February 22, 2020
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Closed Encounters

With claims and counter-claims flying high, the real story behind the scam may never come out

Closed Encounters
Jitender Gupta
Closed Encounters
On August 3 afternoon, ex-uti chairman P.S. Subramanyam and three others were remanded to judicial custody in Mumbai for four more days after the Central Bureau of Investigation (cbi) informed the court that Subramanyam had admitted to calling up top government functionaries from his cellphone, and the cbi wanted to probe this angle further.

But, as Parliament turned into a chaotic battlefield yet again over the scandal, the question uppermost on everybody's mind is: in spite of all the debates and accusations and counter-accusations, will the real story ever be made public, or even probed properly?

Even though Lok Sabha Speaker G.M.C. Balayogi announced on Friday that the jpc investigating the stockmarket scam will also look into all other uti-related allegations made by the Opposition, doubts remain. In fact, even the Opposition may not be too eager to go beyond the usual shouting matches inside the House. And intelligence officers feel that the tarnished uti boss is a man who knows too much, which may trigger off a massive cover-up operation to protect larger interests and bigger players.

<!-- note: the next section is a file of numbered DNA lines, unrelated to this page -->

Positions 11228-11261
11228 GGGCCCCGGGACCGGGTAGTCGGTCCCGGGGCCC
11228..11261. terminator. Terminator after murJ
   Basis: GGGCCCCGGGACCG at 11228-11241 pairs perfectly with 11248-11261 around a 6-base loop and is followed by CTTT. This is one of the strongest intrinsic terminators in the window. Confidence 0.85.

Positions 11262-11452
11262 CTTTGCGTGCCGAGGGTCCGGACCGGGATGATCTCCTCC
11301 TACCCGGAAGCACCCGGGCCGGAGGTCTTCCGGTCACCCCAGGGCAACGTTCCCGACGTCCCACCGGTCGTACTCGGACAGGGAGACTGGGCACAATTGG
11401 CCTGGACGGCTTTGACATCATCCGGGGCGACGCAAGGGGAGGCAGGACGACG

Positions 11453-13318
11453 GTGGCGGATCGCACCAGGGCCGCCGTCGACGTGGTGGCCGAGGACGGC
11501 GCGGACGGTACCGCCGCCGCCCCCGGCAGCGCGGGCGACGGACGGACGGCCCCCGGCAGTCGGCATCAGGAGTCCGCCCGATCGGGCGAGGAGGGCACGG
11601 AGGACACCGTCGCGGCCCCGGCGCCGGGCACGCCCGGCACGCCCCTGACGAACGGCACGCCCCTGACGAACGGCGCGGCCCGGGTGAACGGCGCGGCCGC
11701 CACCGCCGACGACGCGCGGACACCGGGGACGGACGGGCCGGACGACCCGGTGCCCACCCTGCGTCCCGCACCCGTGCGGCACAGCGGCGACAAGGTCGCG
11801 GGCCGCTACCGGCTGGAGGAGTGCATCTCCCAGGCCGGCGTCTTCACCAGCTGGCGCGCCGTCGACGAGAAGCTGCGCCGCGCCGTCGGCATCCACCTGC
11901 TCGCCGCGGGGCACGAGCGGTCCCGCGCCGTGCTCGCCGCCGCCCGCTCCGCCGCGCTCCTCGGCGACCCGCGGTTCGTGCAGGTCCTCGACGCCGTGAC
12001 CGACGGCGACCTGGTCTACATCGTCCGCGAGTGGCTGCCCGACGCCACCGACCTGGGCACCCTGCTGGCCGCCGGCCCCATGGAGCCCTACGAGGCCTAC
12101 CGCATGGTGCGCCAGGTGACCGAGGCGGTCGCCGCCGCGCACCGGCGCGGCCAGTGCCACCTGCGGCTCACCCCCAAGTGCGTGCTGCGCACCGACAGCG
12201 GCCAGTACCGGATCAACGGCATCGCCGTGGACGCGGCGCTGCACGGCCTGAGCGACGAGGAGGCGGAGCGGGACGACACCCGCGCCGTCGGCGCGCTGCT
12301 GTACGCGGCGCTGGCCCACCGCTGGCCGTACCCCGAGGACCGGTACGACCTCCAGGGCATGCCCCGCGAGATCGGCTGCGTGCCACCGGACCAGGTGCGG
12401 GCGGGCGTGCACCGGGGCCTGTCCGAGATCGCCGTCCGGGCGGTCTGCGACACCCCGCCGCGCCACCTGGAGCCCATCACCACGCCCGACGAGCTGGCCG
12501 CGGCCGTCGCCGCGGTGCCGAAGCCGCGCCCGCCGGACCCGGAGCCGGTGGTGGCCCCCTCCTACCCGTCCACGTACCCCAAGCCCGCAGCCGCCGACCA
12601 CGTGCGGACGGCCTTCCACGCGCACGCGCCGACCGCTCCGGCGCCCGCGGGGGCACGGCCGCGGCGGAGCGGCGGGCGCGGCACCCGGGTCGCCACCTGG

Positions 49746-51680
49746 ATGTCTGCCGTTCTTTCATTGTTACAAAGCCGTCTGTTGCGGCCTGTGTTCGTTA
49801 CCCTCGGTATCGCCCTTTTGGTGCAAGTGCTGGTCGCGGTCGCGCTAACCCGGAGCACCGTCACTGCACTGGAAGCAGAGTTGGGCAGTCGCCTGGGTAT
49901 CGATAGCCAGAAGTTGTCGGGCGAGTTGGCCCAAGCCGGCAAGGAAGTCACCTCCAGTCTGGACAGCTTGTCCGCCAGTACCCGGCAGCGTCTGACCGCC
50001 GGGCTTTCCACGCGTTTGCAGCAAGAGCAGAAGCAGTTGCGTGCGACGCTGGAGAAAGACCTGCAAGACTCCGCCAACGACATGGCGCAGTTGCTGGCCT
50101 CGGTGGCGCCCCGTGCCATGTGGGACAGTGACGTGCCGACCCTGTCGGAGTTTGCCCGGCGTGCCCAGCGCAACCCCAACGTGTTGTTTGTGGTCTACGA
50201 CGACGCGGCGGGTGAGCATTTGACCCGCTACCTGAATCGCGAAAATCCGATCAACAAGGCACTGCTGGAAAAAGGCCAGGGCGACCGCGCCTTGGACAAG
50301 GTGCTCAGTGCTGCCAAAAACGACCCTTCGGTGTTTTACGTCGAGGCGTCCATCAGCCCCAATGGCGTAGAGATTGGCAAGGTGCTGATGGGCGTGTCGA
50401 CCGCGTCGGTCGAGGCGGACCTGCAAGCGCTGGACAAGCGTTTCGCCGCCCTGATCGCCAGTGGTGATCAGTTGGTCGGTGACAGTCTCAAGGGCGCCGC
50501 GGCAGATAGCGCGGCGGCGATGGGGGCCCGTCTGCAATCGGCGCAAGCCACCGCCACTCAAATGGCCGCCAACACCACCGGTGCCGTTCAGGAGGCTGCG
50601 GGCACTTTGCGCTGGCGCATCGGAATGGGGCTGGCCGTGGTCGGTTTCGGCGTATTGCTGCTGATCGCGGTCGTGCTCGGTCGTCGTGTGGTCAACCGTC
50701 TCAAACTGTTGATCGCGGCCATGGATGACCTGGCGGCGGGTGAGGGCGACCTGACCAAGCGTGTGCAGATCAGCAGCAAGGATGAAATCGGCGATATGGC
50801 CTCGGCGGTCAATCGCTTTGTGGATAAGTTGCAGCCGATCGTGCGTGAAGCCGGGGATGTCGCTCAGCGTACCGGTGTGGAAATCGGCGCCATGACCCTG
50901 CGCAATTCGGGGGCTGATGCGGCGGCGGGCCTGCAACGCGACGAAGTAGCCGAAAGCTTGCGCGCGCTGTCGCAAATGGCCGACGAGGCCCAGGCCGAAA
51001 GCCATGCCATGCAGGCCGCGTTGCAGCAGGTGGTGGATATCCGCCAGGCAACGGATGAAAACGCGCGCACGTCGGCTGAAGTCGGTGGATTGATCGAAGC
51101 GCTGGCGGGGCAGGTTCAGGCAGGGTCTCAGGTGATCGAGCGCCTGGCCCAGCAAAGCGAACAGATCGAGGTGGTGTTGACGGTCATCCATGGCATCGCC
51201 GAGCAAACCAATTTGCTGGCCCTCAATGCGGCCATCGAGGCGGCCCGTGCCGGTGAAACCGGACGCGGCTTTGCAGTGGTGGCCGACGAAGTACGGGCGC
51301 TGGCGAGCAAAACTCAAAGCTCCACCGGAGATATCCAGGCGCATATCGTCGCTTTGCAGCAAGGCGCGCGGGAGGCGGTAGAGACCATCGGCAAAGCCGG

Says Congress MP Kapil Sibal: "The finance minister has said he's clueless about the investigation. That means only two things—either he's telling the truth and that's hardly a positive thing, or he is desperate for a cover-up." Sinha has put the blame squarely on Subramanyam and even dragged Manmohan Singh into the mess, by zooming in on a controversial Rs 1,073-crore uti investment in Reliance Industries in 1994. But while Sinha has steadfastly maintained that he was kept in the dark by uti, sources close to Subramanyam told Outlook that the latter had written to the FM twice, on May 18 and June 30, warning that the US-64 portfolio was bleeding and redemptions may have to be frozen. "Mr Sinha had dwelt on these letters for at least an hour and then asked Subramanyam to seek the board of trustees' approval for suspending redemptions," the sources revealed. They were eventually suspended on July 2.